Edited by Ajay Ravi ’19
I should note that piece is not intended to criticize Spirit Week, but to consider its nationalistic basis.
What is manipulating us today? Nationalism. I’m not simply referring to nationalism in the scale of a nation-state, but rather nationalism in the context of any group of individuals. Though yes, when the term nationalism is used, it should often be referring to a nation.
According to Ernest Gellner, an expert on political theory, these nationalistic feelings can be described as a government-sponsored infection. They are usually organized by those in power, often by a government, and can be used to a government’s advantage — creating loyal citizens that enlist in the army, for example. They can also help individuals win elections…perhaps the phrase “if you vote for me, you’re a real American” sounds familiar.
Now, nationalism, on a smaller scale, can also be applied to class-wide elections — many students, when participating in these elections, often refer to the “greatness,” Spirit, “talents” and “Sacred Heart values” of their class, invoking nationalism to gain appeal among classmates, and as a result, maximize their votes.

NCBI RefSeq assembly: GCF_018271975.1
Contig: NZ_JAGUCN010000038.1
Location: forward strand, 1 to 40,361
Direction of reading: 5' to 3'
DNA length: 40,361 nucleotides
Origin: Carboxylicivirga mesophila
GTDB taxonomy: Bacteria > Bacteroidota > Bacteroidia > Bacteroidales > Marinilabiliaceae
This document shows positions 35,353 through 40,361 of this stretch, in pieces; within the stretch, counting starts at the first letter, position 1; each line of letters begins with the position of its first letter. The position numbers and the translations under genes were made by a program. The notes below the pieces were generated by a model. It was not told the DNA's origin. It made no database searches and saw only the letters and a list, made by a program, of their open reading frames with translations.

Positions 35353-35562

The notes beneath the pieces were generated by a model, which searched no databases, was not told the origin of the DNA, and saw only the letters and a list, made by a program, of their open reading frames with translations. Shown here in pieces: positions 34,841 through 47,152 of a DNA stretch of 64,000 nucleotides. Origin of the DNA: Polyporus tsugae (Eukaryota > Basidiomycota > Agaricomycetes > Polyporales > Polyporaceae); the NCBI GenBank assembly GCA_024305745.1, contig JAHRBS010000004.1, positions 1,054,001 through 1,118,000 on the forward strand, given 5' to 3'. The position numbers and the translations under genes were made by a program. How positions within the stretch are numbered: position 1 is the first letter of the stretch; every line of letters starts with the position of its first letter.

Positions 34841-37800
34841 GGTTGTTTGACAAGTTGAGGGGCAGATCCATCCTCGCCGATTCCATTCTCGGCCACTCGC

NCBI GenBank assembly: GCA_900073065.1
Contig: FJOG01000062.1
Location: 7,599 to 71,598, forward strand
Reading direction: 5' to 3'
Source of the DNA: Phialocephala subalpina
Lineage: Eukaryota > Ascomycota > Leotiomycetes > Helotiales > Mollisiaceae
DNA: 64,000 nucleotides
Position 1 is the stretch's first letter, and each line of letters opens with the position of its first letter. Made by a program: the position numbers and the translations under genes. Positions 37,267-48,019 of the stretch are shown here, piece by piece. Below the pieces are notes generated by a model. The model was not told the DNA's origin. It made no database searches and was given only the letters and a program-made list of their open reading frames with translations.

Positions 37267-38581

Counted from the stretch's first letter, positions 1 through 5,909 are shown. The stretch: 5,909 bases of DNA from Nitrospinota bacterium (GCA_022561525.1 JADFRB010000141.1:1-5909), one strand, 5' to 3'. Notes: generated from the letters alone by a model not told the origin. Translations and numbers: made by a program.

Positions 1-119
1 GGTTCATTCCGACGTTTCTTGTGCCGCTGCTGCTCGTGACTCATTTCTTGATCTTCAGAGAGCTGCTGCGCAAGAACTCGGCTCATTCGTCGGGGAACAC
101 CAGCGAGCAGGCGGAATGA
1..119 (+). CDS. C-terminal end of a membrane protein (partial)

Or, perhaps we can examine Spirit Week — a time in which there is, indeed, an outbreak of nationalistic fervor. The leaders — the class presidents and Spirit Chairs — are manipulating (well, almost manipulating) us into cheering and wearing the colors of our grade by relying on nationalism. They are suggesting to us that we’d be going against our entire class and diminishing its spirit in failing to do so. In a grade-wide email, we were told to buy costumes in order to not “be a cotton-headed ninnymuggin” — surely, they did not want any peer to betray our class. Here, they’re just using these nationalistic, class-wide feelings in order to garner spirit points.
So, the cheers in Spirit Week, the pledges to the flag, and the chanting of “U.S.A.,” should not always be considered a byproduct of pride; it could also be a byproduct of manipulative nationalism.